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ARRL General Bulletin ARLB013 (2016)

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ARLB013 ARRL Tells FCC to Restore Balance of Modes on 80 and 75
Meters

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ARRL Bulletin 13  ARLB013
From ARRL Headquarters  
Newington CT  March 28, 2016
To all radio amateurs 

SB QST ARL ARLB013
ARLB013 ARRL Tells FCC to Restore Balance of Modes on 80 and 75
Meters

In comments filed on March 23 on its Petition for Rule Making (RM
11759) seeking changes to 80 and 75 meters, the ARRL has told the
FCC that its primary objective is to "rebalance" the bands by
correcting a 10-year old FCC error.

"ARRL's proposal is not fairly viewed as a proposal to take anything
away from anyone," the League's comments assured. "It is more
properly viewed as the effectuation of a fair, equitable, and
efficient 'band plan' looking forward for the foreseeable future
that balances everyone's needs, and which remedies a plainly unfair
plan, imprudently created in the 2006 Report and Order in WT Docket
04-140."  The Report and Order can be found on the web at,
http://apps.fcc.gov/ecfs/comment/view?id=5513680269 .

Prompting the League's assurances were comments filed on the ARRL's
Petition by a number of Amateur Extra class licensees, who felt that
refarming 3600 to 3650 kHz for data modes could prove to be a
disincentive to General licensees to upgrade. Others commenters saw
it as an unfair spectrum grab. The ARRL noted that prior to 2006,
the band was evenly divided between RTTY/data and phone/image
subbands, with the RTTY/data subband extending from 3500 to 3750
kHz, and the phone/image subband extending from 3750 to 4000 kHz.

The 2006 FCC Report and Order "substantially altered" what the
League called "this even division of emission types." In outlining
the history of the proceeding, the ARRL pointed out that the FCC's
Notice of Proposed Rulemaking in Docket 01-140 would have shifted
the line between the 80 meter RTTY/data subband and the 75 meter
phone/image subband from 3750 kHz to 3725 kHz, pursuant to a 2002
ARRL Petition for Rule Making, RM-10413. This would change the ratio
of spectrum between phone/image and RTTY/data segments on 75/80
meters from 50/50 to 55/45, and it is what the FCC proposed in its
NPRM.

In its Report and Order in Docket 04-140, however, the FCC made "a
very substantial and unjustifiable departure" from what it had
proposed in its NPRM, the ARRL recounted. The Commission expanded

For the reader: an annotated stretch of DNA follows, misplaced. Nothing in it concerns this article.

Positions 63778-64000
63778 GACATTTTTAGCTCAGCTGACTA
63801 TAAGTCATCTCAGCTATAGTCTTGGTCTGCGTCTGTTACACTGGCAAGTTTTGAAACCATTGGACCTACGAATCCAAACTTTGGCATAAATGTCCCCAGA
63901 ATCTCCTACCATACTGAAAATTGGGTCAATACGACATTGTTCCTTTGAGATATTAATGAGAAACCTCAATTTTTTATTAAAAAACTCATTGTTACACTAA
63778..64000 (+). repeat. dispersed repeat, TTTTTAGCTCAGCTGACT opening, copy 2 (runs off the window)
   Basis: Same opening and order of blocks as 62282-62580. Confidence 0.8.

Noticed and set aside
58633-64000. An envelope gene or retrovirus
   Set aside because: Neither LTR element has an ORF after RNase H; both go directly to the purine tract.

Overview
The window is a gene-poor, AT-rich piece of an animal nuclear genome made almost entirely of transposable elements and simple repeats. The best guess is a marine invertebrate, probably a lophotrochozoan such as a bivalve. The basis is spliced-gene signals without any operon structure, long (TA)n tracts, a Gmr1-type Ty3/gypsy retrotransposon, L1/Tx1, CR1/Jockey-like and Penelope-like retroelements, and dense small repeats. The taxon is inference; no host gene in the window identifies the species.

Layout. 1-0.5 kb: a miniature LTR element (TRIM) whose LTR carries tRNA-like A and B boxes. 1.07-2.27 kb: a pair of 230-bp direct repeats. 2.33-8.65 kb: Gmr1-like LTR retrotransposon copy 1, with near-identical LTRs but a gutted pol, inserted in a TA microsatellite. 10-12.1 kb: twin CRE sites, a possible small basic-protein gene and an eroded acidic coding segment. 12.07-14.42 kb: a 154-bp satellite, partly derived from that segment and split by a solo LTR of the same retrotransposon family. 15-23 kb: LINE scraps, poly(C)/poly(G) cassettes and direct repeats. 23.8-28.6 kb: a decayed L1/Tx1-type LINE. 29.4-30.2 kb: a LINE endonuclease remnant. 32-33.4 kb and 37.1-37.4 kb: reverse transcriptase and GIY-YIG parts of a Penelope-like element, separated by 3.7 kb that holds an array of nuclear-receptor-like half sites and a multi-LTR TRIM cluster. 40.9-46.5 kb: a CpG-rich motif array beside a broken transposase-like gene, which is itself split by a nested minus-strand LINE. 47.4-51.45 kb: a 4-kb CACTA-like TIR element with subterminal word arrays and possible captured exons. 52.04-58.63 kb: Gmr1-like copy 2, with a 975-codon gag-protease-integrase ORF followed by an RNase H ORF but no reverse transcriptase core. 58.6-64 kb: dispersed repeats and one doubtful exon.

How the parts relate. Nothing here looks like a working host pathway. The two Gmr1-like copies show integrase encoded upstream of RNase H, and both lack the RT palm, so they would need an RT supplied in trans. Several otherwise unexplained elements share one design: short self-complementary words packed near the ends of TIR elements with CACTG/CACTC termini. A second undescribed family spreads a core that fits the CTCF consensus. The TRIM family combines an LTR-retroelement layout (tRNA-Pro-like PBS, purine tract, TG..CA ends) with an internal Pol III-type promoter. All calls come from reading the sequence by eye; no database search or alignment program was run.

the phone/image subband at 75 meters to 3600-4000 kHz, and it
reduced the 80 meter RTTY/data subband to 3500-3600 kHz, eliminating
RTTY operation above 3600 kHz and changing "the entire dynamic of
this band," the League said.

The FCC had said in its proposal that no licensees would lose
operating privileges. Nonetheless, the FCC's phone band expansion
reduced by 100 kHz the spectrum between 3500 and 4000 kHz that was
previously available to General class licensees, while Advanced
licensees lost 75 kHz. In an apparent FCC oversight, the Report and
Order completely eliminated access by automatically controlled
digital stations (ACDS) to 3620 to 3635 kHz. A subsequent FCC Report
and order and Order on Reconsideration only made the situation worse
by replacing the deleted ACDS segment with 3585-3600 kHz.

"It resulted in a sudden and severe dislocation of traffic-handling
nets using telegraphy, without advance planning or notice," the ARRL
said. "It disaccommodated net participants with General and Advanced
class licenses; and it worsened the effect of the overexpansion of
the 75 meter phone/image subband."

The result, the ARRL noted, has been "a shortfall in available
RTTY/data spectrum on 80 meters" that has created a significant
obstacle to narrowband digital data communications and
experimentation. The League said its current Petition "simply
restores that which was disrupted in 2006 in error."

In its comments, the League conceded that compromises are inevitable
in managing a heavily used band like 75/80 meters, no matter the
band planning approach. "Looking forward, it is necessary, in order
to encourage experimentation with and expand the use of digital
communication techniques, to rebalance the 75 and 80 meter
subbands," the ARRL concluded.
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